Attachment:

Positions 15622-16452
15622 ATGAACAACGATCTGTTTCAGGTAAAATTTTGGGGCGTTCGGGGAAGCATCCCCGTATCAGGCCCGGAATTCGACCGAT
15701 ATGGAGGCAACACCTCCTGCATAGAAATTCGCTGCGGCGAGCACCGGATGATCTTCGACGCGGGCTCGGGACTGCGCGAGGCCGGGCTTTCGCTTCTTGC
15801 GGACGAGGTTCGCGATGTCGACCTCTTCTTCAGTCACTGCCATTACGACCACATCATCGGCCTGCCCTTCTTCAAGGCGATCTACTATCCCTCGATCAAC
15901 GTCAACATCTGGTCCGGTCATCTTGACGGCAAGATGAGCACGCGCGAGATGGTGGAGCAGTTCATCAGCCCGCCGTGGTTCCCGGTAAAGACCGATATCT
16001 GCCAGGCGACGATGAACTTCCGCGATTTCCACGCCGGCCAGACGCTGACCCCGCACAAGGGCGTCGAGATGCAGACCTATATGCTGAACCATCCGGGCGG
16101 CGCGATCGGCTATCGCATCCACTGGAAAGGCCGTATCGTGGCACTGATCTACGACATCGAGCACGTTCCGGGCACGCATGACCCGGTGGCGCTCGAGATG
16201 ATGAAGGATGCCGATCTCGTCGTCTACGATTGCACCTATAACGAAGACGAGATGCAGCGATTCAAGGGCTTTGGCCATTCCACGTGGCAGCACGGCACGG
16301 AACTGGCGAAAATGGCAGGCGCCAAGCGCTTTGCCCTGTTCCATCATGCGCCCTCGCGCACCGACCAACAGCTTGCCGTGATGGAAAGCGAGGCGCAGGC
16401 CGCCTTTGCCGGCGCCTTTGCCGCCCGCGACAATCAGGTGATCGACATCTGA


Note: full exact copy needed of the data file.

Positions 15622-16452
15622 ATGAACAACGATCTGTTTCAGGTAAAATTTTGGGGCGTTCGGGGAAGCATCCCCGTATCAGGCCCGGAATTCGACCGAT
15701 ATGGAGGCAACACCTCCTGCATAGAAATTCGCTGCGGCGAGCACCGGATGATCTTCGACGCGGGCTCGGGACTGCGCGAGGCCGGGCTTTCGCTTCTTGC
15801 GGACGAGGTTCGCGATGTCGACCTCTTCTTCAGTCACTGCCATTACGACCACATCATCGGCCTGCCCTTCTTCAAGGCGATCTACTATCCCTCGATCAAC
15901 GTCAACATCTGGTCCGGTCATCTTGACGGCAAGATGAGCACGCGCGAGATGGTGGAGCAGTTCATCAGCCCGCCGTGGTTCCCGGTAAAGACCGATATCT
16001 GCCAGGCGACGATGAACTTCCGCGATTTCCACGCCGGCCAGACGCTGACCCCGCACAAGGGCGTCGAGATGCAGACCTATATGCTGAACCATCCGGGCGG
16101 CGCGATCGGCTATCGCATCCACTGGAAAGGCCGTATCGTGGCACTGATCTACGACATCGAGCACGTTCCGGGCACGCATGACCCGGTGGCGCTCGAGATG
16201 ATGAAGGATGCCGATCTCGTCGTCTACGATTGCACCTATAACGAAGACGAGATGCAGCGATTCAAGGGCTTTGGCCATTCCACGTGGCAGCACGGCACGG
16301 AACTGGCGAAAATGGCAGGCGCCAAGCGCTTTGCCCTGTTCCATCATGCGCCCTCGCGCACCGACCAACAGCTTGCCGTGATGGAAAGCGAGGCGCAGGC
16401 CGCCTTTGCCGGCGCCTTTGCCGCCCGCGACAATCAGGTGATCGACATCTGA